• Wangari’s Trees of Peace: A True Story from Africa written and illustrated by Jeanette Winter. Good pictures, good biography, although I was confused about whether Wangari ever got out of jail. But I read a different biography a year or so ago that I liked better.

2009 Picture Books

Fiction Picture Books 

  • The Curious Garden by Peter Brown. Pictures and text work well here -- a boy finds and helps a garden and it transforms the city. Child empowerment, love of nature, and growing up positively. 
  • The Lion & The Mouse by Jerry Pinkney Lovely. I remember reading this when it came out.
  • Jeremy Draws a Monster by Peter McCarty. Nicely surreal. I have many questions, but that makes it fun.
  • The Listeners written by Gloria Whelan; illustrated by Mike Benny. Wow, this historical book really brought out the horrors of slavery at a childs-eye level. Great illustrations too.
  • All the World written by Liz Garton Scanlon; illustrated by Marla Frazee. Warm and affirming. I love Frazee's illustrations. This is a book to read while cuddling someone you love.
  • The Book that Eats People written by John Perry; illustrated by Mark Fearing . Grim and hilarious. It helped that I shared it with my son, who would have loved it when he was a child. I liked the illustrations and the extremes the book went to.
  • Silly Tilly written by Eileen Spinelli; illustrated by David Slonim. Fun and endearing -- the words would be fun to read out loud and the pictures are fun to look at.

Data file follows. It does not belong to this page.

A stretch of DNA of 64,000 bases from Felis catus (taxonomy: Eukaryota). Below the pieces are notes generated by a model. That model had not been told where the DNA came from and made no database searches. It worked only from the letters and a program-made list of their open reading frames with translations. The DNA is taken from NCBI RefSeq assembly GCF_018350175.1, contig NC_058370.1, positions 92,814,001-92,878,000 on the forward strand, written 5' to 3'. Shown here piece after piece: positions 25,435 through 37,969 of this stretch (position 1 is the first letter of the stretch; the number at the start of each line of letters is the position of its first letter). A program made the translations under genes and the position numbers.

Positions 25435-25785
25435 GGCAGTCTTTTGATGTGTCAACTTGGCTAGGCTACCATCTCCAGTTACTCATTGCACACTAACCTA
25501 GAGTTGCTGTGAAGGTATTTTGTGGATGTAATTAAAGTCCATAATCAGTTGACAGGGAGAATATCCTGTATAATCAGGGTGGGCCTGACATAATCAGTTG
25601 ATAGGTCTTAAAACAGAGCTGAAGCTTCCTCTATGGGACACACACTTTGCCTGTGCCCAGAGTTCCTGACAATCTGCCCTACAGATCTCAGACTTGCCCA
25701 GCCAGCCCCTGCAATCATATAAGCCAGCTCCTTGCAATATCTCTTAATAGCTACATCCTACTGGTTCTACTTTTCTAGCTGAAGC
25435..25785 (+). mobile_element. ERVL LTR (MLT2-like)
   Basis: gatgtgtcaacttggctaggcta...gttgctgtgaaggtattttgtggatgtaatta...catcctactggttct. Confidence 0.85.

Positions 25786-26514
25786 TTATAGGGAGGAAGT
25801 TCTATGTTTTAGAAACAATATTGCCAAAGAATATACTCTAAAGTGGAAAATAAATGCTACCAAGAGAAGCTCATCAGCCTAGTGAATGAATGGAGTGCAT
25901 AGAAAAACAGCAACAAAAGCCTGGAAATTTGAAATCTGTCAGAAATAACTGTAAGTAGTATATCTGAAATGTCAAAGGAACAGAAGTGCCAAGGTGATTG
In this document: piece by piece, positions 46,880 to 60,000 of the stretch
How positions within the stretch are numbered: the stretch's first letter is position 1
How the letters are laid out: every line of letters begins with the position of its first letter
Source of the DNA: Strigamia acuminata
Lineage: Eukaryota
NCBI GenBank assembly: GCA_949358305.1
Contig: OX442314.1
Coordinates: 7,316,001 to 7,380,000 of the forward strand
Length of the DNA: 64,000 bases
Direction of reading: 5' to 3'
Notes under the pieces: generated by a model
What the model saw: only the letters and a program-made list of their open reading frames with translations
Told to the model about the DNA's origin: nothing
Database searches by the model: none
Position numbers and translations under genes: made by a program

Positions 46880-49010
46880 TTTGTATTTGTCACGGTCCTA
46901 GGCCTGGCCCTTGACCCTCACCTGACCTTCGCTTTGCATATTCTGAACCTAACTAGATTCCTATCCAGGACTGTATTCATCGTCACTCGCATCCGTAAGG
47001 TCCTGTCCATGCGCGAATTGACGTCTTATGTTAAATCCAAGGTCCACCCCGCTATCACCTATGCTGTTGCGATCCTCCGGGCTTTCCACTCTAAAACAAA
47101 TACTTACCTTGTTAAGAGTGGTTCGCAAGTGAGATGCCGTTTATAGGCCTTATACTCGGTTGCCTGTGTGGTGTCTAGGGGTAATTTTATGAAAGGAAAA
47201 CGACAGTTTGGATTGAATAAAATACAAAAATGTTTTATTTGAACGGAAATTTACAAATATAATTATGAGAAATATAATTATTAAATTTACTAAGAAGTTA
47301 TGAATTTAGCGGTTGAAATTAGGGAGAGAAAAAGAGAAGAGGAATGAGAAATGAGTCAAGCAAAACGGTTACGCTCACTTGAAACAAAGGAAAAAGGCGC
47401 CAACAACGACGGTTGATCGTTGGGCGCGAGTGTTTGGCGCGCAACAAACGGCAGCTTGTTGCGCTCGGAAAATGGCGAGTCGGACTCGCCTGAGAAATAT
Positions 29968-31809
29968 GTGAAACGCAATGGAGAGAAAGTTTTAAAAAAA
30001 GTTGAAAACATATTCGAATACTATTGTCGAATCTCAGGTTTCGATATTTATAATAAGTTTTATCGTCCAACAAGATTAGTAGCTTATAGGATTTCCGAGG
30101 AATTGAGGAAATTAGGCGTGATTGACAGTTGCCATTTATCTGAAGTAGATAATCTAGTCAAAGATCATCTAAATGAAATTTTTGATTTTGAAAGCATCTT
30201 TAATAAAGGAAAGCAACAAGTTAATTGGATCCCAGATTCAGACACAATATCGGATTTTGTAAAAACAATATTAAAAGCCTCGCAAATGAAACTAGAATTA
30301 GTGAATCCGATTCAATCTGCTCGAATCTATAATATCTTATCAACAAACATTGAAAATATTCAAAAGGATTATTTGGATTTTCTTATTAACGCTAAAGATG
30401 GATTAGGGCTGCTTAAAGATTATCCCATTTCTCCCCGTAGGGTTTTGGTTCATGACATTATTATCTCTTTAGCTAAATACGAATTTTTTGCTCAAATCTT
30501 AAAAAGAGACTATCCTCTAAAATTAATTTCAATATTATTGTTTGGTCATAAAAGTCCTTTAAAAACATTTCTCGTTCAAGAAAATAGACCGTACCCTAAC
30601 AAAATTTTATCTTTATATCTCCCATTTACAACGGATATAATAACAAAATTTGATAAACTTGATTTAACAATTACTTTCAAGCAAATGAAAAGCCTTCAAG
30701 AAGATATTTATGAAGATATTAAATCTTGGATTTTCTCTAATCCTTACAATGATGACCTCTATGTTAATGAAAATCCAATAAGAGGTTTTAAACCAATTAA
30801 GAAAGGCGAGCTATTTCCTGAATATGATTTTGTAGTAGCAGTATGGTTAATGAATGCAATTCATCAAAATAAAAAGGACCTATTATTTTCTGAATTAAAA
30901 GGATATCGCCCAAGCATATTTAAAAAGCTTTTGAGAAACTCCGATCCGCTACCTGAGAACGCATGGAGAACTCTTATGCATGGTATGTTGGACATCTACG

Nonfiction Picture Books

  • Mermaid Queen: The Spectacular True Story Of Annette Kellerman, Who Swam Her Way To Fame, Fortune & Swimsuit History! by Shana Corey. Fun biography with vibrant pictures. 
  • The Day-Glo Brothers written by Chris Barton; illustrated by Tony Persiani. Biography of the brothers who invented those glow-in-the-dark colors, used in art, fabric, and safety/military gear. I like how it looks at the way passions morph as they meet the world.
  • Life-Size Zoo: From Tiny Rodents to Gigantic Elephants, An Actual Size Animal Encyclopedia created by Teruyuki Komiya; photos by Toyofumi Fukuda. Great concept  -- this is a great book to share with a kid. Not much information, but a lot of interest.
  • 14 Cows for America written by Carmen Agra Deedy with Wilson Kimeli Naiyomah; illus. by Thomas Gonzalez. Touching, but where did the cows end up? Did they just get special ribbons?
  • Moonshot: The Flight of Apollo 11 written and illustrated by Brian Floca. I love space books, and this is an excellent addition to the field. The illustrations are gorgeous and the text is polished. It's educational without being condescending.
  • Down, Down, Down: A Journey to the Bottom of the Sea by Steve Jenkins. Great illustrations -- it's amazing how this torn? technique makes the fish seem so real. I was a bit confused by the depth chart on the side but liked both the pages of fish and the more details back matter explanations.
  • Faith (Global Fund for Children Books) by Maya Ajmera, Magde Nakassis, and Cynthia Pon. Absolutely beautiful and enrapturing photos of children living their religion -- praying, preparing, eating, dancing, chanting, or whatever else. There's some text as well, and a well written set of glassary words but you barely notice those. I do think it lumps together indigenous religions a bit clumsily.

Poetry: Caught up!

2007 Poetry

  • Animal Poems written by Valerie Worth, illustrated by Steve Jenkins. The poems are fine and the pictures are fine, so this would be all right as a picture book, except in my family the boys would catch on that these were poems andrun away screaming. Sigh.